Segmentation & target Audience:

In Canada, there is an extensive research made into visitor profiles in nation. There are some experiences of travel which are developed and those are marketed and sold by the government.

There are some travellers who are eventually look for destinations and also shows more interest of knowing the history of the places. Also, there are very much interested in travel to learn and experience.

The primary target audience are:

· Authentic Experiences: These travellers are mainly concentrating on understanding the history of the places which they tend to visit. They can gain some knowledge and experience while travelling to the new places. This type of travellers can mainly have seen in the age of above 55, in those 9% from the global countries travellers and 12% from the Canadian travelers.17% of visitors are from the short-haul markets and 20 % of visitors are from long haul markets. Mainly these types of travellers are open minded and independent. They prefer the integrating of local culture. They can learn everything about the place they visit. They can also have the improvement of understanding the others.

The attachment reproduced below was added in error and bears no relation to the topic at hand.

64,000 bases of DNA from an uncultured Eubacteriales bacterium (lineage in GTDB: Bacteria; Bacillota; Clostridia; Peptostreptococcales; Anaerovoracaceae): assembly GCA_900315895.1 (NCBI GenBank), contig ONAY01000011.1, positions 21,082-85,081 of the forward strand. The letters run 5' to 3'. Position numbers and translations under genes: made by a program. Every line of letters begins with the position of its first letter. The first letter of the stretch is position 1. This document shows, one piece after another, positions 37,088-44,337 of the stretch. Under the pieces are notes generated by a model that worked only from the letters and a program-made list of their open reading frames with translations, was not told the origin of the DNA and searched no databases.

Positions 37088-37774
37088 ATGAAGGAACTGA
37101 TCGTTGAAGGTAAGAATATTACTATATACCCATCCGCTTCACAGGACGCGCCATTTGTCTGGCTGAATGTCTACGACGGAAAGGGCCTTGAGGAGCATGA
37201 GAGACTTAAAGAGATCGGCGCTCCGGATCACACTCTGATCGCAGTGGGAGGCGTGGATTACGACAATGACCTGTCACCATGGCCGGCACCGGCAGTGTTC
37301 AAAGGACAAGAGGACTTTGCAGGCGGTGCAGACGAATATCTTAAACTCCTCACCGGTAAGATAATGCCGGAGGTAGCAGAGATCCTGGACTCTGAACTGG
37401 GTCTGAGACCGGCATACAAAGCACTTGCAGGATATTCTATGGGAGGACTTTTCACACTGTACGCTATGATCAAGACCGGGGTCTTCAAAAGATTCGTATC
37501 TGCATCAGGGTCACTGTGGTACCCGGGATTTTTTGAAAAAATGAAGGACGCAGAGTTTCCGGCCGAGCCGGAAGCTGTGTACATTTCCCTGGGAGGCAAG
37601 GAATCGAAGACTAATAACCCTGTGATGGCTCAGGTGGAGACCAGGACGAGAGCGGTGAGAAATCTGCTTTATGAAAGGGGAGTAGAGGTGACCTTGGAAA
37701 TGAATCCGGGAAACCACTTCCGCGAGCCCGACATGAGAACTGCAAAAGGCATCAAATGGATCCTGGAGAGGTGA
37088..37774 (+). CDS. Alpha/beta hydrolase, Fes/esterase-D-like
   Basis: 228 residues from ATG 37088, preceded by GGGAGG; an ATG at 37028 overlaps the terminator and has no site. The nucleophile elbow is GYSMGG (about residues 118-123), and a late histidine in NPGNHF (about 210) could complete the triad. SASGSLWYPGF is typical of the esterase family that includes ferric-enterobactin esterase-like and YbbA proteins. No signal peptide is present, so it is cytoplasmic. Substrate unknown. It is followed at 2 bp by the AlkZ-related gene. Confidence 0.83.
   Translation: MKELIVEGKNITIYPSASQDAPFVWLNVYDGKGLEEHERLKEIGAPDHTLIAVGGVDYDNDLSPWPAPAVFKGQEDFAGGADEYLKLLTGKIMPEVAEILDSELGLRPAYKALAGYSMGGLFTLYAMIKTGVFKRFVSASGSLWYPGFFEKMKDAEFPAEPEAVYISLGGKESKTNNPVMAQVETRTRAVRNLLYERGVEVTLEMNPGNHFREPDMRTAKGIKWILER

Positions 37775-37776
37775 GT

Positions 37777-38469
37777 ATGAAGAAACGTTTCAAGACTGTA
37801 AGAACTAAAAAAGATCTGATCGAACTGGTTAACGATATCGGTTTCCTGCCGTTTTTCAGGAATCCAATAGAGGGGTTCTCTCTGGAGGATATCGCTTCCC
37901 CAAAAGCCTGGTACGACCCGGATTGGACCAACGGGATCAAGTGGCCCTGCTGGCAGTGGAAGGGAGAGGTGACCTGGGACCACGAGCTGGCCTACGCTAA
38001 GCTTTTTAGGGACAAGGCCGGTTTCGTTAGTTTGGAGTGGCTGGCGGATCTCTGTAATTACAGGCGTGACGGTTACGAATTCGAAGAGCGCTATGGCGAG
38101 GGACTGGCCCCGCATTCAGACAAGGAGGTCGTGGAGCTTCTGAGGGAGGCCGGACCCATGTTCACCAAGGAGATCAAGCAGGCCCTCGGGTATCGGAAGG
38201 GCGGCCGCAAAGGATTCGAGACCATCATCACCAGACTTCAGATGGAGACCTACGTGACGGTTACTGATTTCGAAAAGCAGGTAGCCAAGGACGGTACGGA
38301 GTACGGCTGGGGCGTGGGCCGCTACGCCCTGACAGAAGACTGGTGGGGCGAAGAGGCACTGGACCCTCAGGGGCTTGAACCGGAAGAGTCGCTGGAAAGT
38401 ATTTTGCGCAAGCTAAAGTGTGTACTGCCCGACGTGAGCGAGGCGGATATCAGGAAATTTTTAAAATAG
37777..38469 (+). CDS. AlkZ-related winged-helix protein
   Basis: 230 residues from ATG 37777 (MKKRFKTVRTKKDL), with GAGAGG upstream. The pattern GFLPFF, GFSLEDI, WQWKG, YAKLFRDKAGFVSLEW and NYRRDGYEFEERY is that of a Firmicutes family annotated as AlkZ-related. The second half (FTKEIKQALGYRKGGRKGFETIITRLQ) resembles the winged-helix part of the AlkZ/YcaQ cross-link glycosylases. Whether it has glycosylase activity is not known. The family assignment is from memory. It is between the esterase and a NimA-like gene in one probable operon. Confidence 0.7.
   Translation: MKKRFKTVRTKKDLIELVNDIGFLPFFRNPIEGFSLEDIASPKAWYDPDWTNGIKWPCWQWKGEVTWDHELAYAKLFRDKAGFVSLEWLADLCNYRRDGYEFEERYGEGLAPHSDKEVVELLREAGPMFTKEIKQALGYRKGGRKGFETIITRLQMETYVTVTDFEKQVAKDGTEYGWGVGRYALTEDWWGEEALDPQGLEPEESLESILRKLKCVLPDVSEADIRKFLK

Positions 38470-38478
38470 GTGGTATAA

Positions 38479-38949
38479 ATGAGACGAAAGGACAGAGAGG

· Cultural Explorers: These types of travellers can be defined by their love of constant travel. They can have the habit of discover and can immerse themselves in the culture, people and the places they can visit. Young age grouper mainly follows this type of travelling. The age may be 35-45. They cannot be like tourists; they can enjoy the experience which is authenticated. They didn’t expect any luxury things in the travelling. The sources they used for travelling are air lines, hotels and other services. The cultural explorers are open minded and easy going. Also, they are more energetic, risk taker. They have constant exploration i.e. they always plan for the next outing.

Market Segmentation

Market Segmentation: It is a process of dividing a broad business market; it consists of both extension and potential consumers into subgroup of segments based on their characteristics.